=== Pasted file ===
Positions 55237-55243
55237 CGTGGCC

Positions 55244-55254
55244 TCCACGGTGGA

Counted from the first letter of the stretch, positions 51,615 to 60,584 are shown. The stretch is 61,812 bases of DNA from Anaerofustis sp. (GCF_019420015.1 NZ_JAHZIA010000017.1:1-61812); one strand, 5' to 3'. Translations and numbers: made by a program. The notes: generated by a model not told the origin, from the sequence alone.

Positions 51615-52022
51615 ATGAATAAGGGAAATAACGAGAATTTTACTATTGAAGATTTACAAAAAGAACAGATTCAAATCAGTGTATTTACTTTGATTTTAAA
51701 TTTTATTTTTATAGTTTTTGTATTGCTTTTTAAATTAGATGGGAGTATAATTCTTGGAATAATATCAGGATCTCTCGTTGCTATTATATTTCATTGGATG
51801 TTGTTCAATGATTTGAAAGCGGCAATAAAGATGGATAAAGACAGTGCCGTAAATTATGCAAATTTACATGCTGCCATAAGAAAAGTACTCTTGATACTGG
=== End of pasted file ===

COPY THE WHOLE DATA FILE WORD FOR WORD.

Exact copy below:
Positions 55237-55243
55237 CGTGGCC

Positions 55244-55254
55244 TCCACGGTGGA

Counted from the first letter of the stretch, positions 51,615 to 60,584 are shown. The stretch is 61,812 bases of DNA from Anaerofustis sp. (GCF_019420015.1 NZ_JAHZIA010000017.1:1-61812); one strand, 5' to 3'. Translations and numbers: made by a program. The notes: generated by a model not told the origin, from the sequence alone.

Positions 51615-52022
51615 ATGAATAAGGGAAATAACGAGAATTTTACTATTGAAGATTTACAAAAAGAACAGATTCAAATCAGTGTATTTACTTTGATTTTAAA
51701 TTTTATTTTTATAGTTTTTGTATTGCTTTTTAAATTAGATGGGAGTATAATTCTTGGAATAATATCAGGATCTCTCGTTGCTATTATATTTCATTGGATG
51801 TTGTTCAATGATTTGAAAGCGGCAATAAAGATGGATAAAGACAGTGCCGTAAATTATGCAAATTTACATGCTGCCATAAGAAAAGTACTCTTGATACTGG